Finally, the proper weather to get back to stitching Patti Mann’s Nov Mums (9110) which I got at Rita’s Needlepoint over the summer. The stitch guide is from Betsy at Fireside Stitchery. She had that ready after I got back from seminar. Working on the background (a mosaic darning pattern) today.
Filed under: ANG Main Line Stitchers Chapter, ANG Stitch of the Month, 2012
With the new year kicking off last month, we started the 2012 Stitch of the Month from ANG’S website. That’s the 40th Anniversary Heart design. Several of us are doing it in red and one in another colorway. One person is doing a quatrafoil instead of the heart.
Here’s September’s (T-stitch) & October’s (Criss-Cross Hungarian) areas completed.
Filed under: ANG Keystone Garden Chapter, ANG Stitch of the Month Mystery Project
By adding the 2 outer rows as final borders, we are almost done with the mystery project at my ANG Keystone Garden Chapter. But, there is something mysterious that will “be revealed” next month before we finish. Hmmmm.
Wednesday night at our meeting, I got the first border done and last night I added the outermost border. And, thanks to the longest 9-inning post-season game in major league baseball history, I added beads in the 2 large diamonds. They were optional but I liked that they made the top bluer and the bottom greener than the threads alone. I was worried about the top having more beads than the bottom and being top heavy. But, the bottom green ones are larger Mill Hill Beads and the top blue ones are smaller seed beads from Beads By Blanche (via Trish V who purged her stash last year). Of course, I could always turn it upside down had it been top heavy. I think it is looking great!
Filed under: ANG 2016 Stitch of the Month
October’s portion of Susan Hoekstra’s Feuilles d’ananas (Pineapple Leaves) are Daisy eyelets, upright satin, herringbone, and more Daisy eyelets. In fact, I have 136 eyelets!
I centered the eyelet in the middle rather than starting with a complete full unit on the left. There has to be a symmetrical arrangement to please my eye!
I forget that I ordered the larger pair of scissors at seminar from Michele Roberts. So, when the package arrived, I had a double surprise! The extra tiny pair and the beaded fob! Beautiful.
I see the word “ICE” on them. Thanks to google, I see that means Ice Tempered (not a brand name). Stainless steel is regular steel with chromium added to make the steel more rust resistant, thus “stainless” steel. The disadvantage of the high content of chromium in stainless steel is that the cutting edges dull quicker. To overcome this, the steel is subjected to very low temperatures (frozen or “ice tempered”), to optimize the steel structure for hardness.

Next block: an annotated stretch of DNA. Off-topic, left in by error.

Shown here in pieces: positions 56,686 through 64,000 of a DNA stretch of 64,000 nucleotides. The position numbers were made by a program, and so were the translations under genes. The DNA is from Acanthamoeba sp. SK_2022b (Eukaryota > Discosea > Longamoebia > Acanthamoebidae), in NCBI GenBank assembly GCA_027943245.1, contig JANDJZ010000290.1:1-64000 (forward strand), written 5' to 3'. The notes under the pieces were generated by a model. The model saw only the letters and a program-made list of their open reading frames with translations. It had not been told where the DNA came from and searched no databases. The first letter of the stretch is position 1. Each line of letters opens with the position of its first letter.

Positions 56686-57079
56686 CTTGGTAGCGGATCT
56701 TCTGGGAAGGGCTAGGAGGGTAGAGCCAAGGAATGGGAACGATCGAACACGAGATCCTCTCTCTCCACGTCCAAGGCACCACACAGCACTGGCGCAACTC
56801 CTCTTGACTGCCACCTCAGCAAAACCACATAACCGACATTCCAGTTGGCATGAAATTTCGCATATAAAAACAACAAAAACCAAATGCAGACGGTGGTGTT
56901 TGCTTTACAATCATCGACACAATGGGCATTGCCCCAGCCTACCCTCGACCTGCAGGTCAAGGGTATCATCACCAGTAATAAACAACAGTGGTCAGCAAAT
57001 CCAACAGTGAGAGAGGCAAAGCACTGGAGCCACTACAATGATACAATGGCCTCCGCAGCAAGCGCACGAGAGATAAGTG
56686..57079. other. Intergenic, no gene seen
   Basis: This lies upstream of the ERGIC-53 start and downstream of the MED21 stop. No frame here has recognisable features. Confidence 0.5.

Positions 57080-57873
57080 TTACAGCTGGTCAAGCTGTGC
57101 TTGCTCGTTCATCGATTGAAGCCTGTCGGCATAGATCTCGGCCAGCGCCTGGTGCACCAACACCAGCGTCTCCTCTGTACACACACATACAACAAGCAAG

Our second year-long project at my ANG Main Line Stitchers Chapter will involve each member choosing a small painted canvas and bringing it to every meeting. Each member will have an opportunity to ask the rest of the group to suggest stitches and threads for a specific area of his/her canvas. I look forward to watching and learning from each other’s canvases. Then, we can stitch the area discussed before the next meeting. At the end of the year, each member will have a completed piece based on the suggestions of the group. We’ll also explore selecting background stitches.
A review of some tips on canvas embellishment for painted canvases will be shared at October’s meeting to kick off our painted canvas project. I have Julia Snyder’s new book “Keys To Canvas Embellishment” and “Painted Canvas Embellishment: An Idea Book” by Carole Lake and Michael Boren. If you have books specific to this topic, please leave me a comment & let me know your favorite book(s). By all means, if you are in the area, please visit us! At 7:00 pm on October 10, 2016 (second Monday of the month) at St. Luke’s Lutheran Church. GPS: 203 North Valley Forge Road, Devon, PA. For those who can, please join us for dinner at 5:30 pm at Minella’s (320 W Lancaster Ave).
I don’t know who the designer of this canvas – if you know, please leave me a comment. And, if it’s not a snail shell, please let me know! And, if you’d like to make suggestions for an area, please do!! I haven’t done many painted canvases (mainly do counted designs) & hope to learn a lot this year. I have a few painted canvases & want to do something nice with them.
I am reading Wicked by Gregor Maguire. And, I find a reference to trapunto! While I haven’t done any, I do know the term.
According to wiki, Trapunto is Italian for “to quilt,” ans a method of quilting that is also called “stuffed technique.” A puffy, decorative feature, trapunto utilizes at least two layers, the underside of which is slit and padded, producing a raised surface on the quilt.
Glinda approached slowly, either through age or shyness, or because her ridiculous gown weighed so much that it was hard for her to get up enough steam to stride. She looked like a huge Glindaberry bush, was all the Witch could think; under that skirt there must be a bustle the size of the dome of Saint Florix. There were sequins and furbelows and a sort of History of Oz, it seemed, stitched in trapunto in six or seven ovoid panels all around the skirting.
I had to look up furbelows. I found out that means a pleated or gathered piece of material like a ruffle.
This example of trapunto (brown puffy areas) is from Sandy Arthur’s Gated Secrets, an ANG Correspondence Course.